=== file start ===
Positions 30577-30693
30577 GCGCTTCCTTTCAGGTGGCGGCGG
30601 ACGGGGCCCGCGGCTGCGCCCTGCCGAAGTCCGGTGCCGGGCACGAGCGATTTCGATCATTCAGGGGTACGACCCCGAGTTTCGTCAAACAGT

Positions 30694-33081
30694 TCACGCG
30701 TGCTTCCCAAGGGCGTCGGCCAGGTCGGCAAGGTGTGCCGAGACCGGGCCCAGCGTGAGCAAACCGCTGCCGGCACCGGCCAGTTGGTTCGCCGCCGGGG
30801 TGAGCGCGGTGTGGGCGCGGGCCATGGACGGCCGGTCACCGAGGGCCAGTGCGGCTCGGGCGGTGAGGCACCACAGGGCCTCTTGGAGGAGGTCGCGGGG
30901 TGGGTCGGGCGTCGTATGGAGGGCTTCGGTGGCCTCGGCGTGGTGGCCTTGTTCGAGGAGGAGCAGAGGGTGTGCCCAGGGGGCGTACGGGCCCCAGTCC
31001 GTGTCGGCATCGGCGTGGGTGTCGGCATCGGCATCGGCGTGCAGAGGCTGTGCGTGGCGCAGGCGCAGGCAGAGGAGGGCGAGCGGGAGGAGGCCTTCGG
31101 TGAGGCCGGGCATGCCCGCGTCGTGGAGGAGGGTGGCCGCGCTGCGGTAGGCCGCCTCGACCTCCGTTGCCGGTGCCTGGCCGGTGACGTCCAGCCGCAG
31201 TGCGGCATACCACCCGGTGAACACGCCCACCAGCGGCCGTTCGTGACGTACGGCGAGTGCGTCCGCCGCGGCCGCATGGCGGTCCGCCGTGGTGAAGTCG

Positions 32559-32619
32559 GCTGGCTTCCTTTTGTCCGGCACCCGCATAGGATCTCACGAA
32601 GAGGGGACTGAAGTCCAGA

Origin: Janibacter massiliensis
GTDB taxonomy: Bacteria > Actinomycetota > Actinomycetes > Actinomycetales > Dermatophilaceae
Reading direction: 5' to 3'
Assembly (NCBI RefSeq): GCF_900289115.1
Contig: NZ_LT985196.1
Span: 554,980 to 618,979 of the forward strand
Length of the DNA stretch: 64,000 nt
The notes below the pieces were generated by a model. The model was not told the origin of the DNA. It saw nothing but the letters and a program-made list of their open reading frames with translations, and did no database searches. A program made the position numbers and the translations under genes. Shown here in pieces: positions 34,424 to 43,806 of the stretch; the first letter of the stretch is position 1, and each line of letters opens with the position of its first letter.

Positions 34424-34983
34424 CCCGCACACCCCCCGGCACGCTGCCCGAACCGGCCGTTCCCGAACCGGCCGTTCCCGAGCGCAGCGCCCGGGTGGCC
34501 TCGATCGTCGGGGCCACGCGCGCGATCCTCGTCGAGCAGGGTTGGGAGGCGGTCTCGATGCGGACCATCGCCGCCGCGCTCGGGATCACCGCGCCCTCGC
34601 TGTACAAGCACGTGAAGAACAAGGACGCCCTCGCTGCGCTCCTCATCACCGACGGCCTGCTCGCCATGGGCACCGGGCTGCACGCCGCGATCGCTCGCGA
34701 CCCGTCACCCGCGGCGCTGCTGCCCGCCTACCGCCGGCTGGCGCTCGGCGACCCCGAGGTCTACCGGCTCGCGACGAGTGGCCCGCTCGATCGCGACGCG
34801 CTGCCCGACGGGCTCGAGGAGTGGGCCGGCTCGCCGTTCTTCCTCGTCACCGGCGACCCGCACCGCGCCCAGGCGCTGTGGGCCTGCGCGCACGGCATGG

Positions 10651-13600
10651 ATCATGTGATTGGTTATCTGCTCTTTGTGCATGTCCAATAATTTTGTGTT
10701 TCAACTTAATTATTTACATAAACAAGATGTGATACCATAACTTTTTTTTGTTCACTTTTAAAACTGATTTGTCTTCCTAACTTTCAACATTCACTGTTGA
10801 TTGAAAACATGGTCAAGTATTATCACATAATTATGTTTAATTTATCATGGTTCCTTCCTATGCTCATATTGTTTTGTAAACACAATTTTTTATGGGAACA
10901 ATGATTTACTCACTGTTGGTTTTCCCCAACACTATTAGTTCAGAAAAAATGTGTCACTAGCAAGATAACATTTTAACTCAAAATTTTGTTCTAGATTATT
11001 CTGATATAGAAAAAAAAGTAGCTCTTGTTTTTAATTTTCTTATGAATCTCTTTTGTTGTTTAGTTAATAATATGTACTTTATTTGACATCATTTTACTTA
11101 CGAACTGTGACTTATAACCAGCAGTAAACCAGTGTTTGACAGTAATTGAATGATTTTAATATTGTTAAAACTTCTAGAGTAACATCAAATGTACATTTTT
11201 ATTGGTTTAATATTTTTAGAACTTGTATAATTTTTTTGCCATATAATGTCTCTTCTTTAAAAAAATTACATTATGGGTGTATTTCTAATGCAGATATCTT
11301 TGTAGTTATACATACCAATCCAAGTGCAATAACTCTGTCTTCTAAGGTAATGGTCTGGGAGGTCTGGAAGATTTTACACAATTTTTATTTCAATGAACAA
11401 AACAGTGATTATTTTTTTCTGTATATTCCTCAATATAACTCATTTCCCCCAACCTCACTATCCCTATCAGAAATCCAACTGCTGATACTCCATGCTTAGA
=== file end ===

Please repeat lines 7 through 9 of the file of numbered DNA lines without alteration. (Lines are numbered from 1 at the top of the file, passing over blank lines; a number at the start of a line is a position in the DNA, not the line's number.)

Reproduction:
30801 TGAGCGCGGTGTGGGCGCGGGCCATGGACGGCCGGTCACCGAGGGCCAGTGCGGCTCGGGCGGTGAGGCACCACAGGGCCTCTTGGAGGAGGTCGCGGGG
30901 TGGGTCGGGCGTCGTATGGAGGGCTTCGGTGGCCTCGGCGTGGTGGCCTTGTTCGAGGAGGAGCAGAGGGTGTGCCCAGGGGGCGTACGGGCCCCAGTCC
31001 GTGTCGGCATCGGCGTGGGTGTCGGCATCGGCATCGGCGTGCAGAGGCTGTGCGTGGCGCAGGCGCAGGCAGAGGAGGGCGAGCGGGAGGAGGCCTTCGG